He also talks often about full employment. It is a nice thought but will never be achieved as he conveniently forgets about those that can't work, those that won't work and those that we pay not to work in our Society, not to mention the large number who contribute nothing financially, many by choice.

Curtis MacDonald

-From: "John Feldsted" <>
To: "John Feldsted" <>
Subject: Liars from their lairs:

Pallister: Feds standing by while Manitoba deals with refugees

�Pallister's comments came shortly after Goodale said the federal government is monitoring the growing number of refugee claimants who are crossing the border from the United States.�

�Goodale said immigration is a joint federal-provincial responsibility, and many of the people crossing into Manitoba soon leave for other parts of the country.�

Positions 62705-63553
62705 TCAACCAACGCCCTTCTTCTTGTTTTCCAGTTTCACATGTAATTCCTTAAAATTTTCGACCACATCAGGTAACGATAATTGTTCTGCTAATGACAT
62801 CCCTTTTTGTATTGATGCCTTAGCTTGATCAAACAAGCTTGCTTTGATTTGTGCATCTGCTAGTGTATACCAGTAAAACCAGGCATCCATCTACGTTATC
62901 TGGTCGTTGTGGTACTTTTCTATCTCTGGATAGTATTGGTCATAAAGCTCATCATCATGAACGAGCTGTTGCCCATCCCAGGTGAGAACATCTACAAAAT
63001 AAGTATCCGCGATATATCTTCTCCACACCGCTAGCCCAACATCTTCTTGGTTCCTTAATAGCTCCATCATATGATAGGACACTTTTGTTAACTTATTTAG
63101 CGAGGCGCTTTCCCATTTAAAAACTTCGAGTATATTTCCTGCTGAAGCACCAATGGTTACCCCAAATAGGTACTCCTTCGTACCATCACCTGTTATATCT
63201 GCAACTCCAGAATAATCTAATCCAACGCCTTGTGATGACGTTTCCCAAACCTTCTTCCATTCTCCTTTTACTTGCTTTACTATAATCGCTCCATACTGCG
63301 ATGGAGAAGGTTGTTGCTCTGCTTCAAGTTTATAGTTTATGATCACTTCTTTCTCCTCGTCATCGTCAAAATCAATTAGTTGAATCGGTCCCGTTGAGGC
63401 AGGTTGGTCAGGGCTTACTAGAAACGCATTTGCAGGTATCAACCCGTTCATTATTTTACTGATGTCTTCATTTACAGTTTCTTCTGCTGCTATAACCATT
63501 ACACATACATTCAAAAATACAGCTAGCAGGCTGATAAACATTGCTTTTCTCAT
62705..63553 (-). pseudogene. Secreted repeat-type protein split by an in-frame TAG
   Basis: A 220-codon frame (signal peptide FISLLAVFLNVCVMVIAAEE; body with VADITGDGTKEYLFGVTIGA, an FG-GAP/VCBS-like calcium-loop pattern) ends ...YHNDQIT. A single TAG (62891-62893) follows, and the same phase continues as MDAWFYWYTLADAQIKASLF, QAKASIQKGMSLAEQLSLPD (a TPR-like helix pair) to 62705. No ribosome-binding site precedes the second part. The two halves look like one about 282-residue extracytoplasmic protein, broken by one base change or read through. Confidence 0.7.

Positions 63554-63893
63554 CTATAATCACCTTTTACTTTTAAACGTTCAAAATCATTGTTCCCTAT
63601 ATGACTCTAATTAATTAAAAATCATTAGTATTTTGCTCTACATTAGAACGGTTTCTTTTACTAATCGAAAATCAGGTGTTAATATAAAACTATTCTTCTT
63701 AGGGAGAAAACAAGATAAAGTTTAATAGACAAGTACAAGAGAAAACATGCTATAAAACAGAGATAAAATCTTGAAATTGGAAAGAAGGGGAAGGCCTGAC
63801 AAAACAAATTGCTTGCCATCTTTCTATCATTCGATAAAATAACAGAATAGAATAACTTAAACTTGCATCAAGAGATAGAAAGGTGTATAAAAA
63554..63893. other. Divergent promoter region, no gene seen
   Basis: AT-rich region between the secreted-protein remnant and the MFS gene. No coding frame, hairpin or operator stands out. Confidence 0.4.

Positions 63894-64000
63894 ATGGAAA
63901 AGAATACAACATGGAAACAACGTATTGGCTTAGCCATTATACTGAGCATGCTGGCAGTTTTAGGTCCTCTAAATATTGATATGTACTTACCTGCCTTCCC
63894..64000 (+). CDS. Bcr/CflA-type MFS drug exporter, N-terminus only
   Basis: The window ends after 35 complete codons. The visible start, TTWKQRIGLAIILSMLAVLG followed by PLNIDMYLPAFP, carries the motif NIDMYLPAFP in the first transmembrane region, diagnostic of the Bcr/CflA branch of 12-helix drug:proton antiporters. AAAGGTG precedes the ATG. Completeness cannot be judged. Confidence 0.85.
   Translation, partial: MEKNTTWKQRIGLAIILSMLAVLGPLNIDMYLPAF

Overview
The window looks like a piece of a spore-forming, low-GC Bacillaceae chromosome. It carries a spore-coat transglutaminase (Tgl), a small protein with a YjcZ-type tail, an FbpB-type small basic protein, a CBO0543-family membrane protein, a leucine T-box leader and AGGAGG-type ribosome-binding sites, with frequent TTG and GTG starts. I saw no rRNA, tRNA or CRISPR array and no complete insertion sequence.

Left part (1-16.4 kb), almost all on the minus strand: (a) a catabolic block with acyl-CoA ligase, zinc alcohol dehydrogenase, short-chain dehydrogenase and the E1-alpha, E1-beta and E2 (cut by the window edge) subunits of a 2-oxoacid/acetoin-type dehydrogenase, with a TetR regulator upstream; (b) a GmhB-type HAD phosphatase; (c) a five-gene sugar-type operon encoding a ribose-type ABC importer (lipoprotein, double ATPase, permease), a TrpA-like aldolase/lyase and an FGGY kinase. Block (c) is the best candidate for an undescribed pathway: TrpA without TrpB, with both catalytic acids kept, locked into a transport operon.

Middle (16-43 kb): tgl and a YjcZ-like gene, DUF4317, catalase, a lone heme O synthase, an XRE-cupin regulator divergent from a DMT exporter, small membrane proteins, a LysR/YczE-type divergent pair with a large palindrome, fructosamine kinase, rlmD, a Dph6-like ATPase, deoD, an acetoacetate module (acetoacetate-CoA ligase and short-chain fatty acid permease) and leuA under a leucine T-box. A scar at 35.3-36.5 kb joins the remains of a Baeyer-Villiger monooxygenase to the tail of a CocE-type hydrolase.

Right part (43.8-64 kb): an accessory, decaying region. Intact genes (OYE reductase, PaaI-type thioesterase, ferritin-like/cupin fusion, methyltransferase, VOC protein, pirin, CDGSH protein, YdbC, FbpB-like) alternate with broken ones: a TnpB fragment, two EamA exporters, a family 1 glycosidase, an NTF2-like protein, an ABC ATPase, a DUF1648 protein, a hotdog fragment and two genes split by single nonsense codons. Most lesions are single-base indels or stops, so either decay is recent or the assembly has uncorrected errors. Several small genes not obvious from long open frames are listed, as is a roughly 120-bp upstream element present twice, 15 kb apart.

Our constitution states in Section 91 (25) Naturalization and Aliens are a federal subject and responsibility. The language is archaic, but the meaning is clear.

Non-government agencies (NGOs), charities and provinces have no responsibility for immigrants and asylum seekers, legal or illegal. The federal government has an ongoing responsibility for refugee claimants and asylum seekers, not just one year of support and handing off the problems to provinces or pretending that NGOs are required to pick up the tab for caring for illegal immigrants.

Federal responsibility for refugees and immigrants does not end with immigration screening or by some arbitrary date such as one year after acceptance of application.

Then there is this attempt at federal bullying:

Premier says he'll resume health talks when Ottawa backs down on threat
Pallister challenges federal gambit

Ultimately the Trudeau Liberals backed down from refusing to fund the laboratory in Winnipeg and Pallister has agreed to negotiate a health care deal. However, it is interesting to learn how this rather silly situation was possible.